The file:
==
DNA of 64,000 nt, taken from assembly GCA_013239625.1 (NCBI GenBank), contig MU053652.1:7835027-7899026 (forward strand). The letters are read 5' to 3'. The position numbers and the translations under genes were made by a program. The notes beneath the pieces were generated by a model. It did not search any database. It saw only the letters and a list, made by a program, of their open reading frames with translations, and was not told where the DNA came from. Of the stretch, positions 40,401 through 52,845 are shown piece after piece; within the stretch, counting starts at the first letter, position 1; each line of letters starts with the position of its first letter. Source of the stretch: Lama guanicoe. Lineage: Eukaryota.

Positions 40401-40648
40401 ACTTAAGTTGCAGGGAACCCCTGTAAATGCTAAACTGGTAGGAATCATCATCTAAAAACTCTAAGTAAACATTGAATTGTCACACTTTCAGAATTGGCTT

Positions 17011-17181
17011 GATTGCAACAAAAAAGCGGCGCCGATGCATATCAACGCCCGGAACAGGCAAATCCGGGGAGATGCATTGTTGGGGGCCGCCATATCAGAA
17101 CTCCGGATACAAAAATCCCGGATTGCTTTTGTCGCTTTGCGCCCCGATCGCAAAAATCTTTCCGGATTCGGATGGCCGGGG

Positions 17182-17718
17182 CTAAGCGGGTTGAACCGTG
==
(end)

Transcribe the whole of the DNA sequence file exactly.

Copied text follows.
DNA of 64,000 nt, taken from assembly GCA_013239625.1 (NCBI GenBank), contig MU053652.1:7835027-7899026 (forward strand). The letters are read 5' to 3'. The position numbers and the translations under genes were made by a program. The notes beneath the pieces were generated by a model. It did not search any database. It saw only the letters and a list, made by a program, of their open reading frames with translations, and was not told where the DNA came from. Of the stretch, positions 40,401 through 52,845 are shown piece after piece; within the stretch, counting starts at the first letter, position 1; each line of letters starts with the position of its first letter. Source of the stretch: Lama guanicoe. Lineage: Eukaryota.

Positions 40401-40648
40401 ACTTAAGTTGCAGGGAACCCCTGTAAATGCTAAACTGGTAGGAATCATCATCTAAAAACTCTAAGTAAACATTGAATTGTCACACTTTCAGAATTGGCTT

Positions 17011-17181
17011 GATTGCAACAAAAAAGCGGCGCCGATGCATATCAACGCCCGGAACAGGCAAATCCGGGGAGATGCATTGTTGGGGGCCGCCATATCAGAA
17101 CTCCGGATACAAAAATCCCGGATTGCTTTTGTCGCTTTGCGCCCCGATCGCAAAAATCTTTCCGGATTCGGATGGCCGGGG

Positions 17182-17718
17182 CTAAGCGGGTTGAACCGTG